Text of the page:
No Experience Needed

The Washington Post reports today that job-seeking Americans who peruse employment listings for the ensuing holiday shopping season are likely to find far fewer openings than last year. That is hardly a surprise: unemployment is rising, and people are looking for work in places and industries that they wouldn’t have considered previously.

It is far more surprising that President-elect Obama’s job listings for personnel to fill the top posts in his new administration seem to all be prefaced with ”only experienced persons need apply.” This from a man whose lack of experience did not block his path to the Oval Office, and might ultimately have cleared the way.

Don’t get me wrong: I much prefer a skilled surgeon to one who is performing his first operation. An accountant who has worked for dozens of clients will likely make far fewer errors than the person who has just started her own practice. But experience doesn’t automatically translate into competence; wisdom and insight might actually be impeded by years of working in the same field, exposed only to the canon of the profession.

New thinking is particularly needed in new industries. Most of the people that Jeff Bezos hired to staff his start-up had never worked in the Internet business, and quite a few had never worked in any business at all. Today, Amazon.com is a retailing juggernaut.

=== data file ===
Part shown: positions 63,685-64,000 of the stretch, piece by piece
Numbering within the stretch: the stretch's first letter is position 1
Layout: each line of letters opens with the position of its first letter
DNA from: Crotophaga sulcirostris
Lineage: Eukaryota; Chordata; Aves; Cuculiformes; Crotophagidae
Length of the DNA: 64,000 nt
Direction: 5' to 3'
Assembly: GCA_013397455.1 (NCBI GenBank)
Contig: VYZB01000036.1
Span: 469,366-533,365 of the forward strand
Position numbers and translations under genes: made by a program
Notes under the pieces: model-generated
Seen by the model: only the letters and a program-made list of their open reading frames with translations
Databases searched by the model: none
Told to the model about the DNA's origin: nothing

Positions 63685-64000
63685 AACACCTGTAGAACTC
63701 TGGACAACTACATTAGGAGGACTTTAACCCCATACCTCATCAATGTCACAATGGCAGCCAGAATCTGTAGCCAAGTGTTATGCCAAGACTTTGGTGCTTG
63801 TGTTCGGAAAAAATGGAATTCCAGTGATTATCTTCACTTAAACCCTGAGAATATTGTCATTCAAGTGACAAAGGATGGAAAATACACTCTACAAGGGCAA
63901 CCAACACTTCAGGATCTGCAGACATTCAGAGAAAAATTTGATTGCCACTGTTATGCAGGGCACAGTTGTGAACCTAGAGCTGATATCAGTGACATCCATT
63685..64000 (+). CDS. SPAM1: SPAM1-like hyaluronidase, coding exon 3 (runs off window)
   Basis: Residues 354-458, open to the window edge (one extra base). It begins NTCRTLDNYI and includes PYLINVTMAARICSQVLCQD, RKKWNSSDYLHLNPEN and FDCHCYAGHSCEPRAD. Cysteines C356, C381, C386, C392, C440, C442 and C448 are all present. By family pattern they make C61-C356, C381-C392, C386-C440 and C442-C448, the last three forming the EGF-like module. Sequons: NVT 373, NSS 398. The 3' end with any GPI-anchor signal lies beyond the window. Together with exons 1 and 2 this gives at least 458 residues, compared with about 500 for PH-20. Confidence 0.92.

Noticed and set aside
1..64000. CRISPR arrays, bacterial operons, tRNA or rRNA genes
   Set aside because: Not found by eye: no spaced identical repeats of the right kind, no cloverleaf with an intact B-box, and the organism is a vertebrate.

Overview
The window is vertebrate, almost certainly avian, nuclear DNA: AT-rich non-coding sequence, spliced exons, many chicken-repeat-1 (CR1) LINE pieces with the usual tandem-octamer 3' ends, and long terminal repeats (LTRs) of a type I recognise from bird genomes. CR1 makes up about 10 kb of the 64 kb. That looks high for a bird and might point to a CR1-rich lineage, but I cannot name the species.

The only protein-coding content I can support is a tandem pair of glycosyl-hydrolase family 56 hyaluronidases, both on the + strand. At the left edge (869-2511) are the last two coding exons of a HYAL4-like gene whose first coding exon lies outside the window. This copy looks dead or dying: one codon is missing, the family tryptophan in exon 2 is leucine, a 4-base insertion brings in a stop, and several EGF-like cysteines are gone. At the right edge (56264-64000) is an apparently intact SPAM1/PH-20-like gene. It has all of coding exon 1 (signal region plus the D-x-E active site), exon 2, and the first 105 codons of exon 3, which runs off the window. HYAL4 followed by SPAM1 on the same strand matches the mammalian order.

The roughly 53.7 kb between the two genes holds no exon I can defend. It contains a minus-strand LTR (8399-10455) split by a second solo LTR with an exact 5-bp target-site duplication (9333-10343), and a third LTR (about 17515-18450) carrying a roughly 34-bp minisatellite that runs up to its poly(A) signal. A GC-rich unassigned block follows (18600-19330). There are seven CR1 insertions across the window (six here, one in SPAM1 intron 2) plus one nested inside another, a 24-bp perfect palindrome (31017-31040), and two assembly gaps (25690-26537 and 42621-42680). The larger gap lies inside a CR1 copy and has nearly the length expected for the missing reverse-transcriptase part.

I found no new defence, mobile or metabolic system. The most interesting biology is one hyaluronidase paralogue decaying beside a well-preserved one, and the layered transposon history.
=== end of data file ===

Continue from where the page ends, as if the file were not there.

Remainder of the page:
New thinking – and new faces – are also welcome in old, tired industries that have run out of new ideas. (Yes, that means you Detroit automakers.)

Alas, the Washington foreign policy community has also largely run out of ideas, and the men and women in both established institutions and those newly created are still marketing products that Americans no longer want to buy. Ignoring the manifest lessons of Iraq, “experienced” Washingtonians on both the left and the right are clamoring for new and better ways to build foreign countries and fight other people’s wars; Beyond-the-Beltway Americans want to build our own country, and bring an end to our own wars.

Given his recent victory, Barack Obama clearly understands the public’s desire for change. But that applies to both foreign and domestic policy. The debacle known as the Iraq War won the support of left-leaning think tanks and academics – and 29 of 50 Senate Democrats – and yet the President-elect appears to be turning to this same, small cadre to staff his new administration. Maybe he didn’t mean it when he said that good judgment matters more than experience? Or maybe he doesn’t fully appreciate just how harmful our foreign policies since the end of the Cold War have been, and therefore misses the urgency of the need for change at Foggy Bottom and the NSC?